Clarence Coe wasn’t the only one who saw revolution in the air. But it was not to be. “White fears and Black fantasies to the contrary,” argues historian Clayborne Carson, “the uprisings after King’s death demonstrated the absence of political coordination or even communication among Black militants.”37

Riot or rebellion?

But that is not to say that the riots were not political. The forces of reaction pointed to the riots as examples of “lawlessness,” and wrote them off as the work of a criminal underclass. But as the stories mentioned above show, the riots were clearly not just about looting, and were not even just about grieving the loss of Dr. King. The riots were actually a quite natural political response to the conditions of the urban ghettos.

The Washington Post estimated that the D.C. riots had involved as many as 20,000 persons. “It was a workingman’s riot,” the Post concluded. “At least three out of four had so-called blue-collar jobs. Only one in eight was unemployed.”38

Studying the riots that had swept across American cities since 1964, a government-commissioned study likewise found that most of the rioters were regular, city-dwelling young people. In a New York Times editorial published less than a month after King’s death, Leftist Michael Harrington wrote:

These risings, the Kerner Commission documented, are not made by the most destitute, but by young people, often employed in dead-end jobs, who see the society moving away from them despite their hard work. The Government bears a responsibility for this angry disenchantment, for Washington has, in recent years, promised boldly and performed timidly. The “unconditional” war on poverty was proclaimed more than four years ago; yet last January the Council on Economic Advisers announced that there had been an increase in substandard housing in the central cities. It is dangerous to raise up people’s hopes and then dash them down.39

But none of this was news to people who lived in the ghettos. Half a world away, in Vietnam, a reporter asked a Puerto Rican–American sergeant from Spanish Harlem why people were rioting. He responded:

Take a middle-class white of 19 from Oregon. You could never make him understand the resentment of a cop pushing you off a street-corner just because you’re there, the credit gyps and landlord leeches and the feeling you come to have that if you ever get anything, you’re going to have to take it.

People talk about burning down their own neighborhood. Hell, the people there don’t own a damn thing, and the Government should’ve burned down those rat traps years ago to give people a chance for a better life. But how do you make people understand that who’ve never seen it, lived it?40

The riots were not just about poverty, but were about the cruel mixture of poverty and racism that trapped and confined the lives of northern Blacks. One Black woman, a D.C. resident and government employee, felt liberated by the riots:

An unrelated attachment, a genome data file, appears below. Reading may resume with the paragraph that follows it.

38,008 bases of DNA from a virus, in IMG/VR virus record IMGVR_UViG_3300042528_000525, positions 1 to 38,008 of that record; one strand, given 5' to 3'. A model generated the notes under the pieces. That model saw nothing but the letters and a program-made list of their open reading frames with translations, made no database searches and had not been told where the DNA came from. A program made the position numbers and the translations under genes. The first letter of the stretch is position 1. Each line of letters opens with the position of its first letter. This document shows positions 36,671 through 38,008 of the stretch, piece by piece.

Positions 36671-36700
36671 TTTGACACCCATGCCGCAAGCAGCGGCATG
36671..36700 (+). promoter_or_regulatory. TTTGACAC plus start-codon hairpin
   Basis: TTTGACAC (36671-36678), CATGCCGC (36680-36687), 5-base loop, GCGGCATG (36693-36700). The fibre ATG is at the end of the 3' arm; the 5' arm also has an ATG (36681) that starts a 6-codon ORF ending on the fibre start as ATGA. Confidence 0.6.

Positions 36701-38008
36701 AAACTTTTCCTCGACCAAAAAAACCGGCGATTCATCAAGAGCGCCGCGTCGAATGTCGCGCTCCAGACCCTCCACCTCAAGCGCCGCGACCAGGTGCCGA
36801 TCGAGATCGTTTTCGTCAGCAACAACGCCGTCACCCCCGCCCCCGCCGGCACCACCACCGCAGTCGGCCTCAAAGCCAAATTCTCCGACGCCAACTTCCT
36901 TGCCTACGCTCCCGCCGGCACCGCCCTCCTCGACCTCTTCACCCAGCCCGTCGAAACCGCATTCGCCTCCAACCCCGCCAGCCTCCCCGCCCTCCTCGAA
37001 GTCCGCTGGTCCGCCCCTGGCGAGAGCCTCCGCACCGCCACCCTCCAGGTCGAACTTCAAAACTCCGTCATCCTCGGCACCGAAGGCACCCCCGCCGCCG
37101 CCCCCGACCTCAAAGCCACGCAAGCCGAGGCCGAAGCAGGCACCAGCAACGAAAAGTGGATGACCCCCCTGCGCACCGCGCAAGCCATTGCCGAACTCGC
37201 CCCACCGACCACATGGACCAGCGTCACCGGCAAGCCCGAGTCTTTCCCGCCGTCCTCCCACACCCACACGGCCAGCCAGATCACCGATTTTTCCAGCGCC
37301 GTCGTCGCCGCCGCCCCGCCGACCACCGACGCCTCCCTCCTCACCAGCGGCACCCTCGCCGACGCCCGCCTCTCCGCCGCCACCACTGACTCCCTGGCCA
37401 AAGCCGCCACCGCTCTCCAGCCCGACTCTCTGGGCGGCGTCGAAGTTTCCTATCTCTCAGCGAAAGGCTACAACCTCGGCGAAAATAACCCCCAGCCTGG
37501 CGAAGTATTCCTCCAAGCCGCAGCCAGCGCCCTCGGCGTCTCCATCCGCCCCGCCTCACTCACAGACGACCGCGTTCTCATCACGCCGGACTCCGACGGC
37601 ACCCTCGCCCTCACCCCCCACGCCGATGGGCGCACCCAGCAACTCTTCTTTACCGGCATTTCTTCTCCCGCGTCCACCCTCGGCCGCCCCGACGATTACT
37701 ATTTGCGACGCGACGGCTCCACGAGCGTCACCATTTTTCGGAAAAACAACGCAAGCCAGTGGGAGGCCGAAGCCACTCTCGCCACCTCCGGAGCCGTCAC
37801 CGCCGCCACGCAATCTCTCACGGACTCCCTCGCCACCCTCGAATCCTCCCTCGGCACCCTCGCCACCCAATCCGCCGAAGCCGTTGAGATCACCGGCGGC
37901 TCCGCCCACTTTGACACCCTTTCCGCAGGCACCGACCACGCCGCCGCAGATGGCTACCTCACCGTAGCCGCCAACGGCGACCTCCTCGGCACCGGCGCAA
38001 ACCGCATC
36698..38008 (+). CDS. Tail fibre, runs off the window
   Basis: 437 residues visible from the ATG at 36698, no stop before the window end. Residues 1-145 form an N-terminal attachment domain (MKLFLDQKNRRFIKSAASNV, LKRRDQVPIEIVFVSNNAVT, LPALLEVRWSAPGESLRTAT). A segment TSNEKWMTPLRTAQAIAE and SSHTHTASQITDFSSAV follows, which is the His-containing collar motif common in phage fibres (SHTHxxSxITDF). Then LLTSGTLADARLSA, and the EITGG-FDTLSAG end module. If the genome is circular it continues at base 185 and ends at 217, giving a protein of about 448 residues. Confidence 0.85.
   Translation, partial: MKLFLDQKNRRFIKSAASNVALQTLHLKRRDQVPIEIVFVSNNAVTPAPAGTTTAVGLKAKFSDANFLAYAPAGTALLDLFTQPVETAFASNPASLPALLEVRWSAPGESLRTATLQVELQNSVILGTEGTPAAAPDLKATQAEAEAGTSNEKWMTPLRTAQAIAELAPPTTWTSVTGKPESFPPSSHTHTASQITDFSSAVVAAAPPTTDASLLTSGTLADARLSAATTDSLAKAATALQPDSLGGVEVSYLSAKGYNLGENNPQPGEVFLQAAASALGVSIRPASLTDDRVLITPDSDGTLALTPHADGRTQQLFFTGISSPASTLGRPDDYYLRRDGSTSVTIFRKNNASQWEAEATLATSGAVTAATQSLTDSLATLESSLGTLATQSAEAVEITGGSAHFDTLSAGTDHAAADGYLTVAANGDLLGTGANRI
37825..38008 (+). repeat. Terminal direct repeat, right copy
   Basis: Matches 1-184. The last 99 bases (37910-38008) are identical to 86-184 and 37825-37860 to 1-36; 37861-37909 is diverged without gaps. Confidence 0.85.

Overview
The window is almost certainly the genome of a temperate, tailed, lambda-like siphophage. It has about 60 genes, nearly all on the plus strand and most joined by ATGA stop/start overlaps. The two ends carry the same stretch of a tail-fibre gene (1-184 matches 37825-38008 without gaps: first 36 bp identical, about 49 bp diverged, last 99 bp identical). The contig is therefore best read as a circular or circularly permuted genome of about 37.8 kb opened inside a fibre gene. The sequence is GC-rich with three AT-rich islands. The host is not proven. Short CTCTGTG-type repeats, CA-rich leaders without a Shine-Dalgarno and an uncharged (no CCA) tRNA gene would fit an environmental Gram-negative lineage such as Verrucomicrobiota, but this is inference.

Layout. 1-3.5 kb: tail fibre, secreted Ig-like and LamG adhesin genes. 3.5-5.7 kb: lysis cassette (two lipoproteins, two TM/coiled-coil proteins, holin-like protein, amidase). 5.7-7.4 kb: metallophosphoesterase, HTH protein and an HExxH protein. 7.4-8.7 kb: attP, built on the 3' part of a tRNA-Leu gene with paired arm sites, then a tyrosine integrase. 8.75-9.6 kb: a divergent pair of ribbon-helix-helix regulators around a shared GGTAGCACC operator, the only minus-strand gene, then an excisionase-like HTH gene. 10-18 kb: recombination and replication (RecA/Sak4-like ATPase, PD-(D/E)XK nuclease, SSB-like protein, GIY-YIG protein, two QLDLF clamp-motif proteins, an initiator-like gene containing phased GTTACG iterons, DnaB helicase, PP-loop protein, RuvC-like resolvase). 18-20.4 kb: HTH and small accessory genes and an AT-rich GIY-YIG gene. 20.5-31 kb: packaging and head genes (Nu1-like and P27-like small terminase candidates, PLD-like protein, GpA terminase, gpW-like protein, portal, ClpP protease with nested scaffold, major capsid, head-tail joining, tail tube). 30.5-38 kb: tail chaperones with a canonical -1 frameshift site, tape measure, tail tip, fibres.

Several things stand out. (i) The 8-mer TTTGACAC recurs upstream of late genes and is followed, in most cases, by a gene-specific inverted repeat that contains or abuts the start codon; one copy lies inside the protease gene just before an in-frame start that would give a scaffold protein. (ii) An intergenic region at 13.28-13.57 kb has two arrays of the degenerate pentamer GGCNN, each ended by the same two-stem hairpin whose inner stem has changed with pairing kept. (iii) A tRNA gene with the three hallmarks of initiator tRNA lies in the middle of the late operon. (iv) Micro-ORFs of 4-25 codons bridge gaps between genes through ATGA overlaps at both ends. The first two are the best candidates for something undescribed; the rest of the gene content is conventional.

They tell you to go to school and get educated and then they give you some penny-ante job and expect you to feel like the world has been so gracious. But even that white secretary feels that she is better than you because she is white. I was on 14th Street during the looting and burning but no one hurt or threatened me…. The men there were talking to me and laughing. When the cops came down the street with the tear gas guns, the men turned around to make sure I was all right. I have never felt like that in a white world… the black people in this city were really happy for three days. They have been kicked so long and this is the one high spot in their life. Most of the buildings that got burned should have.41

The ruling class feared that it was losing control of the situation. The New York Times urged the government to grant reforms quickly in jobs, housing, and education, lest the president fail to “remove the causes of urban unrest.”42

To regain control, the government did grant some concessions. The day after King’s funeral, Congress passed the last piece of major civil rights legislation: the Fair Housing Act. President Johnson sent a personal emissary to Memphis to force Mayor Loeb to settle the sanitation workers’ strike, which he did. Across the country, private foundations distributed millions of dollars to fund new Black business ventures.43

The riots prompted the power structure to promote a Black elite. As one Black businessman observed,

Unless there were people running around in the streets throwing bricks, I wouldn’t be where I am. It wasn’t until the riots that we got legislation in the Johnson administration.

It took a Rap Brown and a Stokely [Carmichael] to make [white] business look around and talk to Whitney Young. If they weren’t burning down the cities and having riots, the business environment wouldn’t have asked, “who can we talk to?”44

The legacy

King died trying to build a multiracial, working-class alliance to fight for racial and economic equality. Since the mid-1960s, however, radicalizing young people began looking to the ideas of Black nationalism and revolution. King, to his last day, remained an integrationist, and argued that Black nationalism was a dead end. He continued to oppose all forms of violence, and to advocate for nonviolent movement strategies.